The Equal Voice Network, of which LUPE is a partner, sent more than 50 people to RITA’s action against SB9 at the state Capitol Wednesday. Members of the Equal Voice Network represented the Rio Grande Valley at the rally, where around 500 people from across the state protested Governor Perry’s anti-immigrant, anti-Hispanic agenda. Even though we expect SB9 to pass the House and Perry to sign it into law, the fact that over 50 RGV residents were willing to devote their entire day to the trip and action, with little more than a week’s notice, shows the devotion to fighting for justice that characterizes the network.
The action united leaders of faith, progressive politicians, and human rights organizations in a show of unity seldom seen in Texas. The Equal Voice Network joined El Paso’s Border Network for Human Rights, Austin’s Workers Defense Project, and the state-wide Texas Organizing Project, among other human rights organizations taking part in Wednesday’s rally. The United Methodist Church ministers, Catholic Council of Bishops, and Hispanic Evangelical Ministers association all came out against SB9. Every police chief representing Texas’ urban areas also denounced the legislation. And every Democratic state Senator fought hard to stop the bill from passing the Senate.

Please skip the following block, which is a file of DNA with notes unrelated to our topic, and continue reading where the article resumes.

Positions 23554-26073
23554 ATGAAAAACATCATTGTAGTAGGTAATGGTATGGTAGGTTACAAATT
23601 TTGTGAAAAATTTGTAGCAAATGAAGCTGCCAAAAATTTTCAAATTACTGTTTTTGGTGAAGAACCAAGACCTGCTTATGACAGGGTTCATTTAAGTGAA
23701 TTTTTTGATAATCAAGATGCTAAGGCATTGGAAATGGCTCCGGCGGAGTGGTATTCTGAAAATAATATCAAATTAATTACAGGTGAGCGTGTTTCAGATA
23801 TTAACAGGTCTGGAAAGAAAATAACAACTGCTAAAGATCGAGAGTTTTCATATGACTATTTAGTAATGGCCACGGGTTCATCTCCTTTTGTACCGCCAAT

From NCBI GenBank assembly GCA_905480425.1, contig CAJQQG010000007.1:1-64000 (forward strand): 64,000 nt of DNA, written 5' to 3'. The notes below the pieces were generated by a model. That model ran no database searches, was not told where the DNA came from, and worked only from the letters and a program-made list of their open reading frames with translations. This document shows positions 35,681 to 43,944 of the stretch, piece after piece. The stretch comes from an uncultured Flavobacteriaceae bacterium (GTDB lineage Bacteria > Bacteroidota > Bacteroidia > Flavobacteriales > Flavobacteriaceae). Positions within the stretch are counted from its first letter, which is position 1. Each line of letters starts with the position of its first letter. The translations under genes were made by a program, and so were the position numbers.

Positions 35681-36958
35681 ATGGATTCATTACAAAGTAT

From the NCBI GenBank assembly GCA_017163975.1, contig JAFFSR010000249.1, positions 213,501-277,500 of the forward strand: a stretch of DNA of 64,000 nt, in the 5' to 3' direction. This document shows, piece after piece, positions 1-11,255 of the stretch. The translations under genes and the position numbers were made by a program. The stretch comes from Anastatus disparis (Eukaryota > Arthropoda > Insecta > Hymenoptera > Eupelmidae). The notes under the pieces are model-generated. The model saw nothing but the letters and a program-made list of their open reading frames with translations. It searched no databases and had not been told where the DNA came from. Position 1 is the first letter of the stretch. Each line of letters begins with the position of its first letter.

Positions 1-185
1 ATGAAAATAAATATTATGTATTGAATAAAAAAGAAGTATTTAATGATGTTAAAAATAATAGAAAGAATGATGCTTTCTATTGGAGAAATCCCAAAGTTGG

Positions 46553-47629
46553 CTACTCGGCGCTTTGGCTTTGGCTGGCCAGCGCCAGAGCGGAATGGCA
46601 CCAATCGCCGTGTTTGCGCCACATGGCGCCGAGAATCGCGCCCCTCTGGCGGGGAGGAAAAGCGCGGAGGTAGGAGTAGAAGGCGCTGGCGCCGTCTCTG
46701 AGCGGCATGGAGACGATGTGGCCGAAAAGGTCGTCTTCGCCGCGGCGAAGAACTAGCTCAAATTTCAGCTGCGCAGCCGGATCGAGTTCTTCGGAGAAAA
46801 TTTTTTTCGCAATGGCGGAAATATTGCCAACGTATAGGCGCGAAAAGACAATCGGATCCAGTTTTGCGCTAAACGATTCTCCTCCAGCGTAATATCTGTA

Yet Texas’ Republican leadership did not listen to the word of reason, dignity or compassion. As the United Methodist minister who closed the rally said in his prayer, “I have seen an evil spirit enter into my state and that spirit has been reflected in that law.” It is up to all Texans of conscience, faith and dignity to reject that spirit and replace it with love, compassion, and hermandad.
The resounding call to action was, had enough? Register and get out to vote in 2012. If 700,000 Texas Hispanics registered and voted in the 2012 elections, prompted by and organized into community organizations, state politics would be revolutionized. And news of Ariz. State Senator Russell Pierce’s recent recall campaign succeeding in kicking out the racist, anti-immigrant politician should encourage us to realize the power of an organized, progressive electorate in bringing us closer to the change we are working to create in our state.
Of course those who are barred from voting have a major role to play in changing our state’s political climate. Undocumented Texans can organize their communities to get registered and vote, but can also build their power as an organized workforce and consumer base. As the current Arizona boycott and past boycotts organized by workers have shown, when comunidades de base, grassroots communities, use direct action and highly visual protests to elevate a consumer boycott to the national level, they can use the power of big business to force changes at the state and local level.
It was a joy to see so many of us, of all ages, with energy, passion, and ganas de seguir en la lucha, despite the sad political climate we currently face. Yesterday, we rallied, sang songs, read poetry, shared experiences, stories, and chistes, in a spirit that shows that, no matter how hard things get, we will overcome. As Martha passionately reminded us in the rally yesterday, our community is no stranger to hardship. Nor are we strangers to triumph in the face of despair. We will draw on our past victories, memories of leaders, stories, pains and celebrations to continue to defend our community and fight for justice, which is our right as dignified people.